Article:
Rabies has not been reported in domestic or wild animals in this country; therefore most travellers are considered to be at low risk.
However, bats may carry bat lyssavirus (bat rabies).
Information on when these vaccines should be considered can be found by clicking on the arrow. Hepatitis A is a viral infection transmitted through contaminated food and water or by direct contact with an infectious person.
Symptoms are often mild or absent in young children, but the disease becomes more serious with advancing age. Following hepatitis A illness immunity is lifelong.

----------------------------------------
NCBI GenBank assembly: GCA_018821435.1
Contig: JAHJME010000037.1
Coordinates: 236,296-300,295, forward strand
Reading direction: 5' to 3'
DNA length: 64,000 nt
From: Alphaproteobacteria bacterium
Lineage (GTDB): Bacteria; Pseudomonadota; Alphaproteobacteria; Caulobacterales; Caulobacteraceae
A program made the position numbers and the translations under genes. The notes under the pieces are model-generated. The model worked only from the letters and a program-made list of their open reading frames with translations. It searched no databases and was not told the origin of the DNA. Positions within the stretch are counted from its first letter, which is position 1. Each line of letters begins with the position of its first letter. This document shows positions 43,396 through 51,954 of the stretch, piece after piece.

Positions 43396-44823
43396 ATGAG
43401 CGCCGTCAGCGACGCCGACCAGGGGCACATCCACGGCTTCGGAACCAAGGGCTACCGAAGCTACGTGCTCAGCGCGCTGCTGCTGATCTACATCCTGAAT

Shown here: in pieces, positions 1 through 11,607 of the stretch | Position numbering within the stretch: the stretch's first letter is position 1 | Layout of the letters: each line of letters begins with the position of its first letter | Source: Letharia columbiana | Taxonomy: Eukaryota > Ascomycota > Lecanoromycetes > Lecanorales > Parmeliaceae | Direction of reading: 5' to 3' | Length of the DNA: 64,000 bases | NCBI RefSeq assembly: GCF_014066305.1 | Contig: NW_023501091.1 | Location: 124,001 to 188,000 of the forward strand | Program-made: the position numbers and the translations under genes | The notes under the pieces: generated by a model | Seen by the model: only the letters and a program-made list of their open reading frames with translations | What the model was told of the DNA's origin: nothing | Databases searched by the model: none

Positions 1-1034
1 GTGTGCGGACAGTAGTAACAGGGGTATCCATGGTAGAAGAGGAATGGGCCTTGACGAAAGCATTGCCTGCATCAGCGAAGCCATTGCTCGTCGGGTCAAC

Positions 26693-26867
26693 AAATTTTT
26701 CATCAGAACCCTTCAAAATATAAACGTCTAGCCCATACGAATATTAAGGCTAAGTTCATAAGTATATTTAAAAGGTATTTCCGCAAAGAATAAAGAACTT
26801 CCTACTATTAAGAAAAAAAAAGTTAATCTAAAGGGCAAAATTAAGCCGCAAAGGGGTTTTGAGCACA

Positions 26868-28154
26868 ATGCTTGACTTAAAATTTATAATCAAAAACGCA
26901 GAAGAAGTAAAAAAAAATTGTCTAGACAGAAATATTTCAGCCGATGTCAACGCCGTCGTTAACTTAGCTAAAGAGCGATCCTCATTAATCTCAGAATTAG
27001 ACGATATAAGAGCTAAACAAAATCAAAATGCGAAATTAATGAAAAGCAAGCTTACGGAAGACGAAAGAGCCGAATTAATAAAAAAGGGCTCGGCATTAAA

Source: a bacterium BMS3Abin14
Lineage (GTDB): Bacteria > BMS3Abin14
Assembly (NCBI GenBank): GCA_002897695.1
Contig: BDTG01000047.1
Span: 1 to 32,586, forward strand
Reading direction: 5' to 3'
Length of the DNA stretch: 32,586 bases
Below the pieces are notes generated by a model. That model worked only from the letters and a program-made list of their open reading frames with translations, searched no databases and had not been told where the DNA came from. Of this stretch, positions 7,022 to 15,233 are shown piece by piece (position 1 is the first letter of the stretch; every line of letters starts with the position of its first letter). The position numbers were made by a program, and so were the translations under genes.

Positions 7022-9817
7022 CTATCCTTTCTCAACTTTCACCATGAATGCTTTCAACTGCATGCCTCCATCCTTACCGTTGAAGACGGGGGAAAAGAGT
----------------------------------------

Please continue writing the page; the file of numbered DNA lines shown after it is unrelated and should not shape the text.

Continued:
Those at increased risk include travellers visiting friends and relatives, long-stay travellers, and those visiting areas of poor sanitation.
Bat lyssaviruses can cause disease in humans that is indistinguishable from rabies.
Symptoms can take some time to develop, but when they do the condition is almost always fatal. However, it is increased for certain occupations for example bat handlers and veterinarians, or certain activities such as caving.
While most travellers have a healthy and safe trip, there are some risks that are relevant to travellers regardless of destination.